Design & Branding / Marketing / Website
 0

Canny Bites

Copywriting / Design & Branding
 3

Macphun Luminar

Copywriting / PR
 2

Learning to Shape Birmingham

Design & Branding / Print Design / Website
 2

The Lease Guide

Design & Branding / Website
 1

Like what you see?  View our portfolio

Our Work

From the Blog

Our guide to a successful product reviews programme

15th August 2018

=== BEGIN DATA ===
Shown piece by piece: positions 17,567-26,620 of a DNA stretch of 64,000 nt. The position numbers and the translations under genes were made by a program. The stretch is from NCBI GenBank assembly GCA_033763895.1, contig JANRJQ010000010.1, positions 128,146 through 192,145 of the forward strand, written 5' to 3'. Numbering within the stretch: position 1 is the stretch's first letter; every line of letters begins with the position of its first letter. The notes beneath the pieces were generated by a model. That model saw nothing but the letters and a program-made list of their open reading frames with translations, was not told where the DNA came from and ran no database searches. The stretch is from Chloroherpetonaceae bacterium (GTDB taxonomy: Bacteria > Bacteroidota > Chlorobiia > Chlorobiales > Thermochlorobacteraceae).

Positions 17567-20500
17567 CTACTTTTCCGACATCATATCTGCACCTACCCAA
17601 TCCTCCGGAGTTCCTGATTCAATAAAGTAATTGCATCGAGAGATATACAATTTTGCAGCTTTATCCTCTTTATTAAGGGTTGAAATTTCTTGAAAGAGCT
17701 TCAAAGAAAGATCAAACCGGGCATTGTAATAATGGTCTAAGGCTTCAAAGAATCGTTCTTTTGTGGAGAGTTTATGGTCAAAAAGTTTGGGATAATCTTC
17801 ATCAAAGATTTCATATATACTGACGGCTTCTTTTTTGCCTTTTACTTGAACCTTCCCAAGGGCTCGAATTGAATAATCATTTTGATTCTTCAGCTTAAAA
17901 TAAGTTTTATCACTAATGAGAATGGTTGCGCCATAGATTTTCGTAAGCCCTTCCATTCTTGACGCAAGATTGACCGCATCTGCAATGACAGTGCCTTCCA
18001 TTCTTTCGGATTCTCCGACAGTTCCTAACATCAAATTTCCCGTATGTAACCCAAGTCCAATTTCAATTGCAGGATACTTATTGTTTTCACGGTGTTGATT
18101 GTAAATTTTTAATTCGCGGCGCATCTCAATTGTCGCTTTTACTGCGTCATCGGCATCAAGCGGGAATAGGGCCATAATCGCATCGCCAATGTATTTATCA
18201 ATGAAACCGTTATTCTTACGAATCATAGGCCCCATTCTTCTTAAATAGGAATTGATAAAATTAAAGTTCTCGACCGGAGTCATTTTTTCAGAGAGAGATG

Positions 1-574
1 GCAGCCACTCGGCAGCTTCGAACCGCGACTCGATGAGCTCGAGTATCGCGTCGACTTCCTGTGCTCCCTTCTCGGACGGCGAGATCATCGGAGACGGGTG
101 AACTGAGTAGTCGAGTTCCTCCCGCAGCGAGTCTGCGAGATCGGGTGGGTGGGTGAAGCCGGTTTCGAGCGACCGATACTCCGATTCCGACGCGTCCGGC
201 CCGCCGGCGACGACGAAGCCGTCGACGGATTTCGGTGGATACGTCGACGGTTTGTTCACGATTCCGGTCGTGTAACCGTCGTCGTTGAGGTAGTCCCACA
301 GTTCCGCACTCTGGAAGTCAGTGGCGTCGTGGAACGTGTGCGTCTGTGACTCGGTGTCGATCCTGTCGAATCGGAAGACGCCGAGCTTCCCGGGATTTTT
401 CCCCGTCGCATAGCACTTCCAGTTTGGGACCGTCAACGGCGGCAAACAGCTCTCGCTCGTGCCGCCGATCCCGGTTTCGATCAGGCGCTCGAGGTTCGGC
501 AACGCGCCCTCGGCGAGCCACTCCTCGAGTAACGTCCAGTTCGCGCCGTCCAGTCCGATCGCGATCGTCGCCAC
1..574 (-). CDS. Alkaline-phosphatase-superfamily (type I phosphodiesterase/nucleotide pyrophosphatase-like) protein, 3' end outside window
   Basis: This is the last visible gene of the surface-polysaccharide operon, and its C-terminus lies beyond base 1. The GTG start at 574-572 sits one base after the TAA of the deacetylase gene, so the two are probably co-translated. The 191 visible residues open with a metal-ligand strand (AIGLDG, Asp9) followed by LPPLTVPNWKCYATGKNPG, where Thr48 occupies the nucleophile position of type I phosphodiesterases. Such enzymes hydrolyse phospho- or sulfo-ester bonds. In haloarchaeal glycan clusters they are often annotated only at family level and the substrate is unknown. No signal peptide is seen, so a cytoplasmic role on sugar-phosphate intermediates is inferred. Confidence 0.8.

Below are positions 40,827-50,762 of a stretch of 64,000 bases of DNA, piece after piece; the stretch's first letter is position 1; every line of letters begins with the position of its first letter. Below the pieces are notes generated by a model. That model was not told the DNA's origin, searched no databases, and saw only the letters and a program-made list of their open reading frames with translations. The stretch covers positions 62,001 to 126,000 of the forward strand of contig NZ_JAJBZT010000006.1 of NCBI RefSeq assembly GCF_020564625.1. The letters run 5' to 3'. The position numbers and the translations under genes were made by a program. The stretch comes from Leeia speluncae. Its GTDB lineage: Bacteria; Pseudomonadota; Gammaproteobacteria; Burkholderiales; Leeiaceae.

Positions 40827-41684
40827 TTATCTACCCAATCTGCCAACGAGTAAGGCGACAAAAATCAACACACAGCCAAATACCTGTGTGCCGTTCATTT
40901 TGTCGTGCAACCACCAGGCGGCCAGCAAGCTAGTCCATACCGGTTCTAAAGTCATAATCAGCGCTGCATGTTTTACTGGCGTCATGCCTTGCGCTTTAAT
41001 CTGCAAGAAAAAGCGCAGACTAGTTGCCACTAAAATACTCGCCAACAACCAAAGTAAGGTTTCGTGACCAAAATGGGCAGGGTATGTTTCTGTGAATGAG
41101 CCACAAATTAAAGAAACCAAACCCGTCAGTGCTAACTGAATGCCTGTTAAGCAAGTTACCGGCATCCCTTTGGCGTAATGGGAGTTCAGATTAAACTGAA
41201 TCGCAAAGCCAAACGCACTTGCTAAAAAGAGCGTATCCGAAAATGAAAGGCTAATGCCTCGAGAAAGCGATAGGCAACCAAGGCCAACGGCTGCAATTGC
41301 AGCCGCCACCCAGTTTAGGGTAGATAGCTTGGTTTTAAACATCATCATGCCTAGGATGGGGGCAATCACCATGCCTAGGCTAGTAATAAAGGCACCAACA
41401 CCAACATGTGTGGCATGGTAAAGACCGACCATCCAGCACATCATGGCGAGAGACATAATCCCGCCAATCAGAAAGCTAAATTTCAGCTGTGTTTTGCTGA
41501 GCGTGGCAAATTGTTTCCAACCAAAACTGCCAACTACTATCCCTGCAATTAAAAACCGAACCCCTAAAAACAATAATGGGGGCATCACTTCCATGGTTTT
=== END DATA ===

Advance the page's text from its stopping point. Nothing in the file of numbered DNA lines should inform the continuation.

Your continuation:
In any product-based PR campaign, getting reviews for your product has always been critical. Getting your product in key publications in your target sectors has always been important. The attraction of having your product ‘road tested’ on TV, in print or online is huge. It’s third party recommendation for your product, and it’s invaluable. Working with journalists to get products in their hands, giving them enough time to test them, and working with them closely to ensure they didn’t have any issues with the product and write a poor review are core PR skills. So the classic PR method of selecting target markets, identifying target publications and likely journalists, and working to get them access to your product remains a key element of any product-based PR strategy. But what’s interesting is that the power of product reviews has grown significantly. The connection between online reviews and purchases means that consumers are being driven straight from one web page to a purchase page. A far cry from seeing a review in a printed magazine which you may or may not have been interested in and having no immediate way to act. In addition, the lack of trust in advertising and paid online content is only increasing. Getting a genuine 3rd party product review is hugely powerful in influencing consumer behaviour. Good news – there are more places to get your product reviewed than ever before. As the media landscape has become more fractured, you could argue that each review you achieve has less traction, and to a degree that’s true. Magazines are, in general, no longer the force they were, so you’re reaching a smaller readership. Online publications are operating in a very competitive environment and, as such, are often pulling away from specialist areas because they aren’t generating the traffic needed to create the right proportion of advertising revenue. On the flip side there are now many more ‘journalists’ – from independent bloggers and vloggers with heavy YouTube followings, to influencers who will review and endorse products – the amount of people and mediums available to get 3rd party product reviews published by is growing. Aren’t customer reviews the most important thing? There’s no doubt that customer reviews are hugely influential. When shopping online for anything from apps to fridge freezers, we check the product reviews carefully and are savvy enough to know what’s independent and what’s not. The reality is, the only thing that can influence customer reviews is a good product and good customer service. Getting existing products reviewed A lot of clients and prospective clients say to us, “I launched that product six months ago, no one will be interested in it now”. This has always been wrong, but it’s now more wrong than ever! If you have a current product which people can buy online, then there is a reason for a journalist or blogger to review it. For them, it means they fill a gap in their current reviews package, and they will attract visitors